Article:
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How to add permanent static routes in Ubuntu

Static routing is the term used to refer to the manual method used to set up routing. An administrator enters routes into the router using configuration commands. This method has the advantage of being predictable, and simple to set up. It is easy to manage in small networks but does not scale well.

Advantages of Static Routes

  • Easy to configure
  • No routing protocol overhead

Disadvantages of Static Routes

  • Network changes require manual reconfiguration
  • Network outages cannot be automatically routed around
  • Does not scale well in large networks.

Add a Static route using "route" command

route add [-net|-host] <IP/Net> netmask <Mask> gw <Gateway IP> dev <Int>

Example

route add -net 10.10.1.0 netmask 255.255.255.0 gw 192.168.1.1 dev eth0 route add -host 10.10.1.1 netmask 255.255.255.0 gw 192.168.1.1 dev eth0

This adds the route immediatly to the Kernel IP routing table. To confirm the route has been successfully, simply type the "route" command with no arguements: route Kernel IP routing table Destination Gateway Genmask Flags Metric Ref Use Iface localnet * 255.255.255.0 U 0 0 0 eth0 10.10.1.0 192.168.1.1 255.255.255.0 UG 0 0 0 eth0 default 192.168.1.1 0.0.0.0 UG 100 0 0 eth0 default 192.168.1.2 0.0.0.0 UG 100 0 0 eth0

Use "netstat -rn" to print the Kernel IP Routing table.

netstat -rn Kernel IP routing table Destination Gateway Genmask Flags MSS Window irtt Iface 192.168.1.0 0.0.0.0 255.255.255.0 U 0 0 0 eth0 10.10.1.0 192.168.1.1 255.255.255.0 UG 0 0 0 eth0 0.0.0.0 192.168.1.1 0.0.0.0 UG 0 0 0 eth0 0.0.0.0 192.168.1.2 0.0.0.0 UG 0 0 0 eth0

Setting A Persistent Static Route

To keep the Static Route persistent or you want to add the route entries to the network script files (not using the route command) then all you need to do is to edit the file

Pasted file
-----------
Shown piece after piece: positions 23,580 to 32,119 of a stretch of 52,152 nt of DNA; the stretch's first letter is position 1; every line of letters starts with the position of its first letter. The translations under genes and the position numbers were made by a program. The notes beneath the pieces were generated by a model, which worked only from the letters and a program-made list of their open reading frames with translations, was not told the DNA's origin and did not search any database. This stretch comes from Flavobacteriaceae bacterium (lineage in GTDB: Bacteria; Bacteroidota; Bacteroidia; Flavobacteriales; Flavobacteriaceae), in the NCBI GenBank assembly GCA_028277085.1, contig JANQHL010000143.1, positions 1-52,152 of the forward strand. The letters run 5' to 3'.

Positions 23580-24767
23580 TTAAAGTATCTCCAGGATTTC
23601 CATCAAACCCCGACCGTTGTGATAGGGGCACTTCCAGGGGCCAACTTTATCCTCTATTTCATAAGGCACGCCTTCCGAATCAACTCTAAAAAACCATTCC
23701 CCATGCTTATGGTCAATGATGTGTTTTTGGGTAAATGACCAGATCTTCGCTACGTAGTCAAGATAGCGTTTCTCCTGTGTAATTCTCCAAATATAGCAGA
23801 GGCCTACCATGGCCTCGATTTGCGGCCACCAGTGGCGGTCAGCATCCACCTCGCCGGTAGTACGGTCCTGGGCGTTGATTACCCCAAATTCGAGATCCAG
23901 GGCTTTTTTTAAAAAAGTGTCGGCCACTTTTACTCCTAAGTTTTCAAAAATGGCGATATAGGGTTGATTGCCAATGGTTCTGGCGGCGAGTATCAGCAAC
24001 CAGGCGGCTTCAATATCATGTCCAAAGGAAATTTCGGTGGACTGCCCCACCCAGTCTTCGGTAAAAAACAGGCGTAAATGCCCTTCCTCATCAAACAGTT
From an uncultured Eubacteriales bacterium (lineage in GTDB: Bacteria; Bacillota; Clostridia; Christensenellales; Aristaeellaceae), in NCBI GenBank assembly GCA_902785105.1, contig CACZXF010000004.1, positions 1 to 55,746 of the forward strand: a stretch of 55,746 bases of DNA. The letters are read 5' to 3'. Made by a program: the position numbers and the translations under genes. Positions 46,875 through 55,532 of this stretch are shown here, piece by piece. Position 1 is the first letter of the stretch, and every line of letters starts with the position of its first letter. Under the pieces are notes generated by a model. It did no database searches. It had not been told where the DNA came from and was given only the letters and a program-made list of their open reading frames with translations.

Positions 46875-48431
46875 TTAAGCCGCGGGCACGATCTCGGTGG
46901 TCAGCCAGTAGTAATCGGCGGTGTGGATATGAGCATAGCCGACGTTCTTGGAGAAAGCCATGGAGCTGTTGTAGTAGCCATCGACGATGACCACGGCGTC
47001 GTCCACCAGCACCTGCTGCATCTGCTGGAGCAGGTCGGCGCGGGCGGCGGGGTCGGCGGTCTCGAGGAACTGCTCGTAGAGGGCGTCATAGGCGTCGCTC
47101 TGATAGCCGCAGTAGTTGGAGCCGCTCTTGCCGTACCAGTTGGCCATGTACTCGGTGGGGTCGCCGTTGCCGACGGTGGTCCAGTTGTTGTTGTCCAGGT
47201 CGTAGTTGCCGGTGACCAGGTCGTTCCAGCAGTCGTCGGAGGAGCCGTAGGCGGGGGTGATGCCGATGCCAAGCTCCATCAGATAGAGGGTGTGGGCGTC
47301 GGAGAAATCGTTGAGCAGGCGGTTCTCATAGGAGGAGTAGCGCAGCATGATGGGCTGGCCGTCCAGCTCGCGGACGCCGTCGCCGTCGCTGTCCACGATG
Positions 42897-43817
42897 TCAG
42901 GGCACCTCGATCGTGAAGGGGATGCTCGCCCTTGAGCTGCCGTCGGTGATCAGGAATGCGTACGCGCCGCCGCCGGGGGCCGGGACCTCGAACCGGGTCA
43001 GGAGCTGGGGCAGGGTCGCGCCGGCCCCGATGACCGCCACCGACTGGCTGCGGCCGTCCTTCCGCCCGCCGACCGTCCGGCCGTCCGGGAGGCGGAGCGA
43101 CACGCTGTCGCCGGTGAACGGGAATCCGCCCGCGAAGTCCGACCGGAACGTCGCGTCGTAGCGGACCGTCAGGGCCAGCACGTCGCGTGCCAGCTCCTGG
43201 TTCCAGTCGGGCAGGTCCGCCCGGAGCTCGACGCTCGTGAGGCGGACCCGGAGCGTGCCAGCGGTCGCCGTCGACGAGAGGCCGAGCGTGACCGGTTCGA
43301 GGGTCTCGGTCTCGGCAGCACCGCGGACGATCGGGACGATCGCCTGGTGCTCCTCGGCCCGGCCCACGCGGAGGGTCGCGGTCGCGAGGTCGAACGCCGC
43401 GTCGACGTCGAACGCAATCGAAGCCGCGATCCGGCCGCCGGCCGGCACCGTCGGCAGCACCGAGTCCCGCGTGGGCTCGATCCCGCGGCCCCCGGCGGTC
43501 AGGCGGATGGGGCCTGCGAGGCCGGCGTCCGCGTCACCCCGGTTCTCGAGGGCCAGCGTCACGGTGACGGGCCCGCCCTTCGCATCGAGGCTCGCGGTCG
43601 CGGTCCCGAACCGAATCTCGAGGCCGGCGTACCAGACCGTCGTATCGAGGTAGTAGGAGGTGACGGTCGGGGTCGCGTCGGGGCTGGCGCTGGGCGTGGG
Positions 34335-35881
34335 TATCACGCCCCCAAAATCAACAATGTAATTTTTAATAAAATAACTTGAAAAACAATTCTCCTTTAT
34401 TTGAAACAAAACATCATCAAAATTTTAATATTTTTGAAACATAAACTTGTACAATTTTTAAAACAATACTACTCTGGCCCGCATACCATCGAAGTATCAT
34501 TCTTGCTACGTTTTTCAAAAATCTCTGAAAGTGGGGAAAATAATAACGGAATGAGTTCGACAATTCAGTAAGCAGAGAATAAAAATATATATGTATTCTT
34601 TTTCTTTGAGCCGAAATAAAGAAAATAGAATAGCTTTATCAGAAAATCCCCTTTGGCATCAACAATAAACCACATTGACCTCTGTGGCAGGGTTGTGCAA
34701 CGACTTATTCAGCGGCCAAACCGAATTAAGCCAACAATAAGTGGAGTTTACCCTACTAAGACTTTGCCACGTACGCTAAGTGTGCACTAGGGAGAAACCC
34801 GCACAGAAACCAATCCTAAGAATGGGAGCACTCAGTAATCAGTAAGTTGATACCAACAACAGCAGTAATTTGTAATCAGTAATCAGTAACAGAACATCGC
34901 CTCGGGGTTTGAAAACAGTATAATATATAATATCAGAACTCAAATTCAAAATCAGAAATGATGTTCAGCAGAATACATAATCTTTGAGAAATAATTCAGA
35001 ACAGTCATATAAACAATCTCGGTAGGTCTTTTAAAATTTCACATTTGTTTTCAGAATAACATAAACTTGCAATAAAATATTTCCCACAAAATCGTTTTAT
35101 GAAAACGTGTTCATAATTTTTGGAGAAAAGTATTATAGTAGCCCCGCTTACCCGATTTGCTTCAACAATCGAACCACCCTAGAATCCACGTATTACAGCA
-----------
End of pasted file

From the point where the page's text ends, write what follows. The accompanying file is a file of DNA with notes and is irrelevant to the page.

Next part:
/etc/network/interfaces

and the static routes in the following format:

up route add [-net|-host] <host/net>/<mask> gw <host/IP> dev <Interface>

Example

up route add -net 10.10.1.0/24 gw 192.168.1.1 dev eth1

Run "sudo cat /etc/network/interfaces" and the output should show something like this:

# This file describes the network interfaces available on your system # and how to activate them. For more information, see interfaces(5). # The loopback network interface auto lo iface lo inet loopback # The primary network interface auto eth0 iface eth0 inet static address 192.168.1.5 netmask 255.255.255.0 network 192.168.1.0 broadcast 192.168.1.255 gateway 192.168.1.1 # dns-* options are implemented by the resolvconf package dns-nameservers 192.168.1.8 dns-search mydomain.com # Static route - switching VPN hardware w/ Remote Office up route add -net 10.10.1.0/24 gw 192.168.1.1 dev eth1

For the change to /etc/network/interfaces to take effect, restart the "networking" service as follows: sudo /etc/init.d/networking restart

NOTE: If you added the route already using "route" then there is no need to restart the networking service because, the next time server is restarted this takes effect.

This command is also available for Windows with similar parameters. See here.